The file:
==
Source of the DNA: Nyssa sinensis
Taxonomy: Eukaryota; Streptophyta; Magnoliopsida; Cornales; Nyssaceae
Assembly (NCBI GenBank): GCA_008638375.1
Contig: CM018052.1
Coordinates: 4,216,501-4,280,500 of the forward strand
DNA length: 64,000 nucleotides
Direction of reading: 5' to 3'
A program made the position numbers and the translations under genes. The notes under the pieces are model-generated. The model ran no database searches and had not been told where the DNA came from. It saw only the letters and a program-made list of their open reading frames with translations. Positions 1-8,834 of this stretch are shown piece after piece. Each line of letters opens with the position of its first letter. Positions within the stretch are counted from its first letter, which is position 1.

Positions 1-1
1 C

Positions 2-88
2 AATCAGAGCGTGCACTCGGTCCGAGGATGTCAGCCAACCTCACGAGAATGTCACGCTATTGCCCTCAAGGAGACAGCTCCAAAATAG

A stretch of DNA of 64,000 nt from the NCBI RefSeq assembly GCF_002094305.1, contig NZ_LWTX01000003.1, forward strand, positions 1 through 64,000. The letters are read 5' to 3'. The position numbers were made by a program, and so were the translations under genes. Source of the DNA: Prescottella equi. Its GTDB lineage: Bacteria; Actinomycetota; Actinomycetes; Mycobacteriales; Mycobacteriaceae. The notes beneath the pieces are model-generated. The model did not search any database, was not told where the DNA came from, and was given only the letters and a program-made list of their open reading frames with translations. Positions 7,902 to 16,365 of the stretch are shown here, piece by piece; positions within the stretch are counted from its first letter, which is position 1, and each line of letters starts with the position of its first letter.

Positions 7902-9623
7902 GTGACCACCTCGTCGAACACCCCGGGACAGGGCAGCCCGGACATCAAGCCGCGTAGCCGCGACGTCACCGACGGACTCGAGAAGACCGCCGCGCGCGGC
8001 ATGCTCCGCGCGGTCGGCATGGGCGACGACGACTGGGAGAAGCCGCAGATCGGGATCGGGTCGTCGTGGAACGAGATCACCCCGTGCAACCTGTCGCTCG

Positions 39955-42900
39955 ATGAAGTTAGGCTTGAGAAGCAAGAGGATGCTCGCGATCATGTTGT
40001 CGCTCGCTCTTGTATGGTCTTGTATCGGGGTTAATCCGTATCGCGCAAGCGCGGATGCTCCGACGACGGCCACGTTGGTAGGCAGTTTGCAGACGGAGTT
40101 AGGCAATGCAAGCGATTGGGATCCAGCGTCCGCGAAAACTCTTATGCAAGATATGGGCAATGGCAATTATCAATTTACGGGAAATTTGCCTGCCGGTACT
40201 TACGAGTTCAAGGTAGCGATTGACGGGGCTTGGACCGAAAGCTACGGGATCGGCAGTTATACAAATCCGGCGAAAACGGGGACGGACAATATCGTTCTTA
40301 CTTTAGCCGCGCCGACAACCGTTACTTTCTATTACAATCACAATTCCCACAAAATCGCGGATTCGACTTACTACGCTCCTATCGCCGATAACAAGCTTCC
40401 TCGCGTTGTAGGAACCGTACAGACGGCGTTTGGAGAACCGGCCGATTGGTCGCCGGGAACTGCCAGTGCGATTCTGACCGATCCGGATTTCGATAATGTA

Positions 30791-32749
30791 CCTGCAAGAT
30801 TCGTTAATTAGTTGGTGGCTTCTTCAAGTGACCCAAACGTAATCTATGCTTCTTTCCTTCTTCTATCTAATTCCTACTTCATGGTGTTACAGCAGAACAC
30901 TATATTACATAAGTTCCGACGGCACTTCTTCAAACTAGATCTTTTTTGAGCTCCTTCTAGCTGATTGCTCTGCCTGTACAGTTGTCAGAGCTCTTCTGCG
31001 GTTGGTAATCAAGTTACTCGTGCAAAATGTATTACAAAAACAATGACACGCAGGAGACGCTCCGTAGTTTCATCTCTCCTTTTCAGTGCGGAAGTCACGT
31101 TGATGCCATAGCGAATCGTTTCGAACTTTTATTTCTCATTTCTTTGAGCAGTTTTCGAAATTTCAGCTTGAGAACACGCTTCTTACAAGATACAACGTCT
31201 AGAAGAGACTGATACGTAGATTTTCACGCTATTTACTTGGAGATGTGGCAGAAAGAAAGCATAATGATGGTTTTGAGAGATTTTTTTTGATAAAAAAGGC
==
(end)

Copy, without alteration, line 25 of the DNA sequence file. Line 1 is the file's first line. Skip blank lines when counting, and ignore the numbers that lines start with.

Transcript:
30791 CCTGCAAGAT